6. God’s Economy

In God’s economy, human value is not measured by what we can or cannot do, but instead by whose we are. When Moses hesitated to accept God’s commission to deliver his people by citing a self-perceived limitation, God responds, “Who made the human mouth? Who makes him mute or deaf, seeing or blind? Is it not I, the LORD? Now go! I will help you speak, and I will teach you what to say.” God sees no barriers to using those with disabilities to accomplish his purposes. In the New Testament, the Apostle Paul declares that the seemingly weaker members of the believing community are indispensable and to be given double honor. Furthermore, human weakness is actually portrayed as a platform to display God’s power. Those perceived as weak and less worthy of praise by human standards are not only suitable, but at times, they are uniquely gifted conduits of God’s grace, mercy, and love. (Exodus 4:10–12; 1 Corinthians 12:20–26; 2 Corinthians 12:7–10)

7. God’s Law of Love

God is love. When Jesus walked the earth, he said, “As I have loved you, so you must love one another.” This sacrificial love necessarily makes demands on how we treat other people. As finite creatures, human beings are all limited in various ways. Additionally, none of us are autonomous or completely self-sufficient—nor are we meant to be. Disability can enhance the visibility and tangibility of God's love within a community by focusing love’s demands where they reflect God’s character best. Additionally, people with disabilities can lead others into loving well by demonstrating God’s love in unique ways. (Leviticus 19:18; John 13:34; 1 Corinthians 13; 1 John 3:16–20; 4:7–12)

8. God’s People Respond

As God’s people, what is our role in responding to disability? The church is to manifest God’s love to a watching world as we live in counter-cultural ways that reflect the values of God's kingdom on earth. With Jesus as our Head, we constitute his body. We are called to preserve unity in diversity (including diverse abilities)—until we grow into the maturity and stature of Jesus. (Ephesians 3:10–11; 4:13)

The unity of God’s people does not depend upon talent or intellect. It depends on our union with Jesus. This is a relational oneness in Messiah (who himself is one with the Father) and with one another. Furthermore, as God has placed each part in the body just as he wanted, so each has a divine purpose and gift that serves the body. Indeed, God has “put the body together, giving greater honor to the less honorable so that there would be no division in the body, but that the members would have the same concern for each other so that if one member suffers, all suffer together; if one member is honored, all rejoice together.” (Psalm 133; John 17; 1 Corinthians 12:12–26; 1 Peter 4:10)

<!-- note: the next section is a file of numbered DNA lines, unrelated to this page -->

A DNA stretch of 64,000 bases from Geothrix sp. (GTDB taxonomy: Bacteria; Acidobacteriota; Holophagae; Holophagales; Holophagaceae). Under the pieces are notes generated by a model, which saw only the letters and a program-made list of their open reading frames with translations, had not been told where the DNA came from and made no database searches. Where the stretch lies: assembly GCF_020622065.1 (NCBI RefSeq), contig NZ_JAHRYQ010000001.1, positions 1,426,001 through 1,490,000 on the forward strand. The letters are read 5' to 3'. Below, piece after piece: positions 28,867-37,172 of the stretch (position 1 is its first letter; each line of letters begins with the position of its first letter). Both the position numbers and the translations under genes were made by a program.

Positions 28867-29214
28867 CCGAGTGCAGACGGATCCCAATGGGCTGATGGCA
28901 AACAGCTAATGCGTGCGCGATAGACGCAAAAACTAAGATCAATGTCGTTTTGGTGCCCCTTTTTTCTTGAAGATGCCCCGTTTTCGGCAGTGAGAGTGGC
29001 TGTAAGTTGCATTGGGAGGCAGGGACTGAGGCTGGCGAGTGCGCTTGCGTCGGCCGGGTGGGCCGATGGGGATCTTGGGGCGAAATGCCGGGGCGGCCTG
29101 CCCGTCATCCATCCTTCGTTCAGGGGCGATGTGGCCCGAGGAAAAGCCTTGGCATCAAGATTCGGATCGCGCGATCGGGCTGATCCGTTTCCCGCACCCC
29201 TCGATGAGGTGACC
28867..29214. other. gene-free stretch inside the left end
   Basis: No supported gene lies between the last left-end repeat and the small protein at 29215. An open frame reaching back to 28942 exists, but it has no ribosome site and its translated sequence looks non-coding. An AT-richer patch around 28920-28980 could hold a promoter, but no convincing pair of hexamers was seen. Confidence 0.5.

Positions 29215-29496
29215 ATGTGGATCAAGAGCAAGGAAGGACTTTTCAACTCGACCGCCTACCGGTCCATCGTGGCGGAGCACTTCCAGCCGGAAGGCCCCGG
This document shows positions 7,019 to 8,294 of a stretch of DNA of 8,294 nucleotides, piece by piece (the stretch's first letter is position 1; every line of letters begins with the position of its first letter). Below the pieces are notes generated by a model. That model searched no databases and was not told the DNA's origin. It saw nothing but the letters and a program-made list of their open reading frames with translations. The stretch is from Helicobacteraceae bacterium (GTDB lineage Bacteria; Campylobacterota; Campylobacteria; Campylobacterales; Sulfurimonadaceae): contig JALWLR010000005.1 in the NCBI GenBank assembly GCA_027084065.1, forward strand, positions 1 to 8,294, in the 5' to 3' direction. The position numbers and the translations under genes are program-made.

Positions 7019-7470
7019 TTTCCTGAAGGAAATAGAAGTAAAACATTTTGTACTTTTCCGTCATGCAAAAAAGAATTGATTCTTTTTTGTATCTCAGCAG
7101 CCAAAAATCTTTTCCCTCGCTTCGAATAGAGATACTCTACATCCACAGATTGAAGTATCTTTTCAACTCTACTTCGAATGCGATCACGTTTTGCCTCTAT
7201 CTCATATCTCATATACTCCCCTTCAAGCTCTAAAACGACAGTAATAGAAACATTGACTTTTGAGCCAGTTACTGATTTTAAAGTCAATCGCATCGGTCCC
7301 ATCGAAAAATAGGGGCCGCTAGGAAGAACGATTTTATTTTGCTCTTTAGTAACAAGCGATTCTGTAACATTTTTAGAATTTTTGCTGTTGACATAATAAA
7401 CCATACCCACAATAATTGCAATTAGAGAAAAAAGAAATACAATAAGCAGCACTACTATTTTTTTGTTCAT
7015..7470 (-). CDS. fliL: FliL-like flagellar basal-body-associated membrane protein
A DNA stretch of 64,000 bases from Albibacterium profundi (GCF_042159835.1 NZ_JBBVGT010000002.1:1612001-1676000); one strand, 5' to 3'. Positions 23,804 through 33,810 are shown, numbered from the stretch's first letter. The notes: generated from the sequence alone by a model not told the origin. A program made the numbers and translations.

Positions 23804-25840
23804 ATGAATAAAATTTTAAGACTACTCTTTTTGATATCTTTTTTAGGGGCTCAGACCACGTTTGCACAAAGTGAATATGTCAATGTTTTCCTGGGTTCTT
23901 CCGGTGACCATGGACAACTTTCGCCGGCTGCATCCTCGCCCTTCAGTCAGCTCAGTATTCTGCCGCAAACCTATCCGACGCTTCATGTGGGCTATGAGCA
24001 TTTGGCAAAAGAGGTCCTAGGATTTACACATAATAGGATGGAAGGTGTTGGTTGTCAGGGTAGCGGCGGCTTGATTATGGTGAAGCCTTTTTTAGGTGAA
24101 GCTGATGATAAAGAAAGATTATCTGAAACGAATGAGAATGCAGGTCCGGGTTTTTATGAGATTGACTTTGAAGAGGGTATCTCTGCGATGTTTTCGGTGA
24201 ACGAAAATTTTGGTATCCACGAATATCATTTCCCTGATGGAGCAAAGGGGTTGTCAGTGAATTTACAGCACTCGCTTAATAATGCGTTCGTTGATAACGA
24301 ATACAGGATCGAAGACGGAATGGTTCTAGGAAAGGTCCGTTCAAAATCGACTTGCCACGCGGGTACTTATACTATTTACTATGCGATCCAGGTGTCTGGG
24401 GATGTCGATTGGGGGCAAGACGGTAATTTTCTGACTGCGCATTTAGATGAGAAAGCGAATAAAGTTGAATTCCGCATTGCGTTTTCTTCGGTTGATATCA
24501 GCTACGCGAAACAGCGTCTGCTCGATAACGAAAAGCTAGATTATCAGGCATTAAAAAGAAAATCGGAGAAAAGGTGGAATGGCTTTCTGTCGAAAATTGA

9. God's Presence and Purpose In Suffering

Every one of us experiences suffering at some point in our lives. For some, disability itself—or society’s response to disability—may create a source of physical or emotional suffering. Where is God when it comes to suffering? This question becomes especially poignant when disability is in view. While God does not promise to remove all sources of suffering in this age, our present trials need not be eternal! Because of Jesus’ own personal suffering on behalf of all people, his comfort, love, and actions now flow through us to help others in their distress (and vice-versa!). His Word also reveals how he has used human suffering for his purposes—whether turning wayward hearts back to God, displaying God’s power and works, or sanctifying believers in holiness—we trust he works all things together for the good of his children. Amid even our deepest suffering, he has promised to be with us always—to eternally save, heal, and deliver us. (Psalm 34:18–19; Proverbs 3:11–22; John 16:33; Romans 8:18–28; 2 Corinthians 1:3–5; Hebrews 12:5–8)

10. God’s Ultimate Restoration of All Things in the Age to Come

The Seed predicted in Genesis came into the world the first time to crush the serpent’s head and bring salvation to all who put their faith in him. Jesus, this King of the Jews, and desire of all nations will come again to subject the enemy to final judgment. In the days of Messiah’s reign there will be no more mourning, crying, pain, or death. As this glorious truth relates to disability, whatever brings us loss, sorrow or discomfort in this life will no longer have the power to do so—whether that source be the functional impairment associated with disability, the socially-induced aspects of disability, or some combination of both. Together, as the redeemed people of God, we look to the coming of the Messiah to earth. The Spirit and the bride say, Come! (Isaiah 25:8; Matthew 19:28–29; Acts 3:13–21; Haggai 2:7; Revelation 21–22)